Esta página no está disponible en español.
Puerto Rican Mayors Stump For Bush, Their Goal Is Statehood For The Island
By Letitia Stein | Sentinel Staff Writer
August 3, 2002
KISSIMMEE -- Mayor Jorge Santini of San Juan, Puerto Rico's largest city, can't vote in Florida. But he hopes his message will influence the governor's race, the next presidency and even his island's future: Vote Republican.
It is a refrain that Puerto Ricans living in Central Florida will hear often this election. Thirty-three of the island's mayors have promised to make frequent visits to the campaign trail, recruited by local Republicans to lure Puerto Rican voters from Democrats.
On Friday, Santini and four island mayors campaigned at a shopping plaza in the heavily Hispanic Buenaventura Lakes neighborhood of Osceola County. Register to vote, the mayors urged Puerto Rican patrons in their native Spanish.
And vote for Bush.
"We are here to support the re-election of Jeb Bush," Santini said. "He can do a lot of things for the people of Puerto Rico and the people of San Juan."
In a state where elections are won by a few hundred votes, the votes of the nearly half-million Puerto Ricans living in Florida could be up for grabs this fall. Nearly one in three lives in Central Florida.
Most Puerto Ricans are registered as Democrats, but they have shown an independent streak. They supported the Republican governor in 1998, then backed Democrat Al Gore in the 2000 presidential race.
So this election, Republicans enlisted friendly mayors from the island for help.
"Puerto Ricans are not strong Democrats or Republicans, but they are strong on island issues," said attorney Anthony Suarez, a Republican candidate for State Senate District 14. "I think what the Republicans are doing in my race and others is more in the long-term strategy. They realize demographically that they cannot lose this group."
Suarez would know how seriously Republicans have courted Puerto Rican votes. He was a Democrat when he won a 1999 special election to become the first Hispanic from Central Florida in the Legislature. This election, he was persuaded to switch parties.
It is the kind of coup that Republicans seek to repeat statewide in November. And the party's new strategies worry Democratic candidate Eddie Diaz, a Puerto Rican who is running for the U.S. Congress.
"As Democrats, we need to get our act together, and we really need to look at the landscape and make correct and right choices concerning the Puerto Rican community," said Diaz, a former Orlando police officer who was a registered Republican when shot in the line of duty in 2000.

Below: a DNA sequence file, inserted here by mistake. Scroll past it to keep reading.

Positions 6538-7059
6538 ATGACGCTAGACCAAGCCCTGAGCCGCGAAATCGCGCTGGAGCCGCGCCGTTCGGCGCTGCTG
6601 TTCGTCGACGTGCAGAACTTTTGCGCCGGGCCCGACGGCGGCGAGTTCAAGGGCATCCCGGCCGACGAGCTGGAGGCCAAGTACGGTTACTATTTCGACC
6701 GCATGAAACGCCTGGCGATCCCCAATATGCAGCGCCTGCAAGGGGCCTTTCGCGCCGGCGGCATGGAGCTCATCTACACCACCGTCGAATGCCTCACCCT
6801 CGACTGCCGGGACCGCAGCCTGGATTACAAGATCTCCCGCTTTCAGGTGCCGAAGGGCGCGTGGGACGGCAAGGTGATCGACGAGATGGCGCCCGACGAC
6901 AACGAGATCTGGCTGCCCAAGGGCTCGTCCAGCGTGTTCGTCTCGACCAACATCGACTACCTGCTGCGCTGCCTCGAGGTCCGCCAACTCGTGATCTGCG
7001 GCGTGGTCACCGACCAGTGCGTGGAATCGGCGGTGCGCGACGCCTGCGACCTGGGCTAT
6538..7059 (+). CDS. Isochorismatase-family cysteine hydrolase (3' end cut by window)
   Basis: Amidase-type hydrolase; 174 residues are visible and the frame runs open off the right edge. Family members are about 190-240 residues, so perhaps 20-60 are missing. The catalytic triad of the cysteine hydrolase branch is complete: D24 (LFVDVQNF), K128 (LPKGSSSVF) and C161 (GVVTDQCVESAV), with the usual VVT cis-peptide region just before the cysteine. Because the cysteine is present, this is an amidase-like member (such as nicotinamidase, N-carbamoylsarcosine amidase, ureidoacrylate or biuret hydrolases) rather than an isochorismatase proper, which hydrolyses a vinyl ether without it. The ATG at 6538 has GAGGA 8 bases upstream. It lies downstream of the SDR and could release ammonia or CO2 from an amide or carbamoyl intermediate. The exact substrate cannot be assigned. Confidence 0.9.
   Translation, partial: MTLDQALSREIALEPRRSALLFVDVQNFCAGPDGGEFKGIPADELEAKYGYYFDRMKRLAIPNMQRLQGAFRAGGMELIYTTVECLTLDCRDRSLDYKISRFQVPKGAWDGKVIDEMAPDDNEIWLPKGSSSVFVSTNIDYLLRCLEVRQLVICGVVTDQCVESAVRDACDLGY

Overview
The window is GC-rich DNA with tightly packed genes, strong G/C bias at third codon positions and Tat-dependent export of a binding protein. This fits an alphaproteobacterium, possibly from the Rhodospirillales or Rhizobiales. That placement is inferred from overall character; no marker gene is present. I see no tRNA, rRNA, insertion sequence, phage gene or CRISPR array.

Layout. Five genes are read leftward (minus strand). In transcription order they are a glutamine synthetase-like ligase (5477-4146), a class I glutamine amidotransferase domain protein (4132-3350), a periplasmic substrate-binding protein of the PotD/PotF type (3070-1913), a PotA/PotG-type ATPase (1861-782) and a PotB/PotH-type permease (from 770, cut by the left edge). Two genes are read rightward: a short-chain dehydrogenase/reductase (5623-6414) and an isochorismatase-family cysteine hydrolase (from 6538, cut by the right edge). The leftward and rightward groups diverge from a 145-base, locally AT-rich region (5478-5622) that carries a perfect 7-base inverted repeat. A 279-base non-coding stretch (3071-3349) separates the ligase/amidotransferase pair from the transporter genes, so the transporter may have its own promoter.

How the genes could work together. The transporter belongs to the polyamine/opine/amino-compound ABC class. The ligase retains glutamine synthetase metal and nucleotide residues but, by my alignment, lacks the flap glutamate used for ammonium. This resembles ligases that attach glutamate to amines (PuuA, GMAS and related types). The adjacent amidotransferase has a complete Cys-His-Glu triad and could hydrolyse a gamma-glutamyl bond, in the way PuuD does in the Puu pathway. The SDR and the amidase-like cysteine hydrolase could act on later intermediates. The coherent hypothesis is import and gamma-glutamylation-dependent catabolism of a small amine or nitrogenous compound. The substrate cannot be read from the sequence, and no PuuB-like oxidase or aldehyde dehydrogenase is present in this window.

"If it takes doing the same tactics, bringing the mayors, then bring them over."
But there is a catch. The mayors campaigning for Republican candidates come over with their own controversial agenda -- they want to create a 51st state on the island.
"Jeb Bush, we can help him and he can help us," said Mayor Carlos Mendez Martinez of Aguadilla, vice president of the Federation of Puerto Rican Mayors. "The main reason that I am here is that I want Puerto Rico to become a state."
Bush was grateful for the mayors' help -- and supportive of their cause.
"I do believe in the right of Puerto Ricans to make that decision for themselves," the governor said. "Were I living on the island, I would be a supporter of statehood. But it's their decision."
In Puerto Rico, politics do not fall neatly into Republican and Democratic camps. Partisan lines are drawn on whether Puerto Rico should become a state, remain an U.S. commonwealth or become independent.
The Republican and Democratic parties both have a presence on the island. The 33-member mayor's federation consists of Democrats and Republicans who support statehood. Its members include the leaders of Puerto Rico's largest cities.
They have pledged to pay their own way to Central Florida throughout the election season to rally votes for Republican candidates and Bush, who supports statehood if the islanders were to chose it.
At the same time, Puerto Rican Gov. Sila Calderon, who belongs to the party advocating commonwealth status, has launched a $6 million voter-registration drive targeting U.S. cities with large Puerto Rican populations, including Orlando.
Although Calderon's registration drive is nonpartisan, the mayors campaigning here said their presence was needed to ensure Republican voters were registered. In so doing, the mayors aimed to rally support for the statehood cause.
"Their frustration is they cannot vote for president," said Jose Hoyos, the secretary of the Republican Party of Osceola County, whose idea it was to bring the mayors to Central Florida. "It's kind of ironic they can kind of buy statehood with an $250 airplane ticket."
Some Republican candidates find the strategy too risky. Suarez has asked pro-commonwealth politicians from the island to campaign with him, as the statehood supporters have, to keep from alienating the other side.
But nobody asked 19-year-old Melissa Acevedo of Kissimmee about statehood during a surprise visit from the mayor of her hometown in Aguadilla. Her mayor reminded her to vote for Bush.
"It's exciting to meet him, because I never had a chance to meet him before," said Acevedo, who met Mendez while having her hair done at a beauty parlor. "That's good that they are going an extra step to come over here to get the vote out."